When Los Angeles Opera produced Monteverdi's 1640 opera, "The Return of Ulysses," last year, it didn't have to look far for an authentic period instrument orchestra. Musica Angelica was right under its nose.
The group had been started in Los Angeles in 1993 by Michael Eagan, a lutenist, and Mark Chatfield, a baroque cello player.
Local audiences have heard the ensemble frequently--it plays again today at the Seal Beach Festival--but many know the musicians as members of groups with other names, including A Musicall Dreame, La Chanterelle and Apollo Amused.
It's all the same thing, Eagan said.
"In the very beginning, we had these different ideas about repertory and ensembles," Eagan said recently from his home in Los Angeles. "So we created four different groups, which became really unwieldy. Three years later, as we began making our third brochure, we didn't know what our name should be. So we decided to lump everything together and call everything Musica Angelica. Versatility has been our watchword."
When they're presented by smaller organizations, they usually appear in smaller formations.
"But it's very gratifying to put on the bigger shows," Eagan said. "We played Purcell's 'The Indian Queen' for Long Beach Opera last month. There were 22 of us."
Four musicians play the Seal Beach program tonight: Eagan, Chatfield, tenor Daniel Plaster and recorder player Inga LaRose. Their program focuses on Monteverdi and his colleagues.
"We thought we'd do a concert showing just what was happening when opera was being born," Eagan said. "We start with Caccini, a member of the Camerata in Florence, a group of artists and intellectuals, poets, musicians who were busy trying to forge a new idea out of what they understood was the ancient Greek ideal of music.
"We'll do some scenes from Monteverdi's 'Orfeo,' from 1607, and follow that through with music by his greatest student, Cavalli."
There will also be instrumental music.
"I will play some toccatas, which was a new instrumental form at that time, mostly a keyboard and lute form. 'Toccata' means 'touch.' Essentially, it means to improvise a certain key or chord into a prelude that is nevertheless showy."
"The repertory is enormous," Eagan said. "It was given short shrift for such a long time. Our culture was dominated by the idea of a big 19th century orchestra. But there were just lots of [early] composers who were geniuses, and we should know what they did. It's been very heartening for me."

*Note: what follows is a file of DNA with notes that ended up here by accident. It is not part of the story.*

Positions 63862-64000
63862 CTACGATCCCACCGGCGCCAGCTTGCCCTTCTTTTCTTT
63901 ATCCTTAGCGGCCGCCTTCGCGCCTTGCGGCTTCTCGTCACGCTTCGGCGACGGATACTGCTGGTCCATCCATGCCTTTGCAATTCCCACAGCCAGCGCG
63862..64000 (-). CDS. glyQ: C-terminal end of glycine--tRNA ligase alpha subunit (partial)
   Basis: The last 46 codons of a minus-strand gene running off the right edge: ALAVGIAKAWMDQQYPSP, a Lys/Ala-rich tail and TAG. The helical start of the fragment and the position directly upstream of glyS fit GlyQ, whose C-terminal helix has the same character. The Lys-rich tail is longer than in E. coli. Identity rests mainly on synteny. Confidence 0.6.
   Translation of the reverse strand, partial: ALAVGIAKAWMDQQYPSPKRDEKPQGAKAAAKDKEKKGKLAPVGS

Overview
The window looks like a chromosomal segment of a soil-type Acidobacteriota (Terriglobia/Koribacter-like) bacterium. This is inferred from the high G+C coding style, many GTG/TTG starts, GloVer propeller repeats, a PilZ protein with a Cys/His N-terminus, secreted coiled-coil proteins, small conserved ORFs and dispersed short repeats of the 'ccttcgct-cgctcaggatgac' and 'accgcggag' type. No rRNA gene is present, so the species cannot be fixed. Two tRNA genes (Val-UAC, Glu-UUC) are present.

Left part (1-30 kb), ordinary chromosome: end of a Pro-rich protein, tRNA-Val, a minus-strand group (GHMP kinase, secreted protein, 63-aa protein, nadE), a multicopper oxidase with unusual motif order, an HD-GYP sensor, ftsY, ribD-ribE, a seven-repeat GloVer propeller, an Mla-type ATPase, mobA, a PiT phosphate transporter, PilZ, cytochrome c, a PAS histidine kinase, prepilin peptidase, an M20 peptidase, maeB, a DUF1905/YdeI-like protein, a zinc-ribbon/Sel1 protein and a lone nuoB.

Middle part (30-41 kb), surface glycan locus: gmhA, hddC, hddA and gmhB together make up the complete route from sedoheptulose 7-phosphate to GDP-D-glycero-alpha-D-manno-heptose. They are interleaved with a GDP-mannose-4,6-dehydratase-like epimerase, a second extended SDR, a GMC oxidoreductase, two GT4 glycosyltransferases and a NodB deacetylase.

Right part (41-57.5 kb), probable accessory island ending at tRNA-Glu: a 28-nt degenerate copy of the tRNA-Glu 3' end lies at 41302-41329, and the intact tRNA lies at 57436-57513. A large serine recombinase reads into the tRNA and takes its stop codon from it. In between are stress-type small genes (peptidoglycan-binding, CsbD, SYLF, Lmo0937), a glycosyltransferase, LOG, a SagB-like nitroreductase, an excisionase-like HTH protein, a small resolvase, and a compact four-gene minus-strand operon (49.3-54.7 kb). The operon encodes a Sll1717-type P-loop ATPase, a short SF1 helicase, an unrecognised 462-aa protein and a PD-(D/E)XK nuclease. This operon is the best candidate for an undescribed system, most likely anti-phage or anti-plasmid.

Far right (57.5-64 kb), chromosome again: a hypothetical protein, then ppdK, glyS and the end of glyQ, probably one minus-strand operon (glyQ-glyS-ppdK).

Indeed, Eagan, 49, is able to earn his living entirely from performing on the lute.
"Musica Angelica is not a full-time thing for me at this point, but performing is," he said. "I play with many other groups across the country.
"There was enormous prejudice when we started," he continued. "People were shocked we could play accurately and beautifully and in tune, and we accepted that just as something that had to be. That's because in the beginning, there just wasn't such a widespread network of players. Now there is, worldwide. In my view, many early-music virtuosos are absolutely the equal of the 'normal' modern classical virtuosos.
"But there are some salient differences. Our music is not interpreted for us, in the first place. Every musician is a musicologist as well. Maybe they don't have a degree, but they have to read from original sources.
"And there is no interpretation there. So a lot more initiative comes from a very-early-music player than a modern player, who is used to following directions. We need to dig out and find new music, instead of playing the same old stuff all the time."
Of course, there remain lots of controversies about how to play it.
"There are people who like [the music] light and bright, and people who like it heavy and dense," Eagan said.
And now, many of those approaches are played out in recordings.
"There are now probably 15 'Messiah' performances on period instruments, which was not true 10 or 15 years ago. There were always 20 to 50 Beethoven symphonies one could compare, but in the early days, there was just one version of an early baroque work. Now there are many, so you can get away from the idea of a certain early-music sound."
Tuning itself is a special problem because early instruments are highly susceptible to temperature and humidity. "Lutes have to be touched up every couple of hours, as well as harpsichords."
But for all its challenges, early music remains irresistible.
"I think the audience for this music is unlimited," Eagan said. "People who come to it from any other background find a lot that appeals to them. It's music that, as you age, you only like more and more. It's surprisingly rhythmic and stimulatingly colorful, more so than people might expect."
* Michael Eagan's Musica Angelica plays works by Monteverdi, Cavalli. Caccini, Cima and Vincenzo Galilei (astronomer Galileo Galilei's father) today at the McGaugh Elementary School auditorium, 1698 Bolsa Ave., Seal Beach. 8 p.m. Free. Part of the Seal Beach Chamber Music Festival. (818) 780-8112.
Tonight's program will be repeated in an expanded form July 25-26 at 8 p.m. at the Getty Center, 1200 Getty Center Drive, Los Angeles. The group will also play Handel's "Acis and Galatea" at the Getty at 8 p.m. Aug. 30. (310) 440-7300.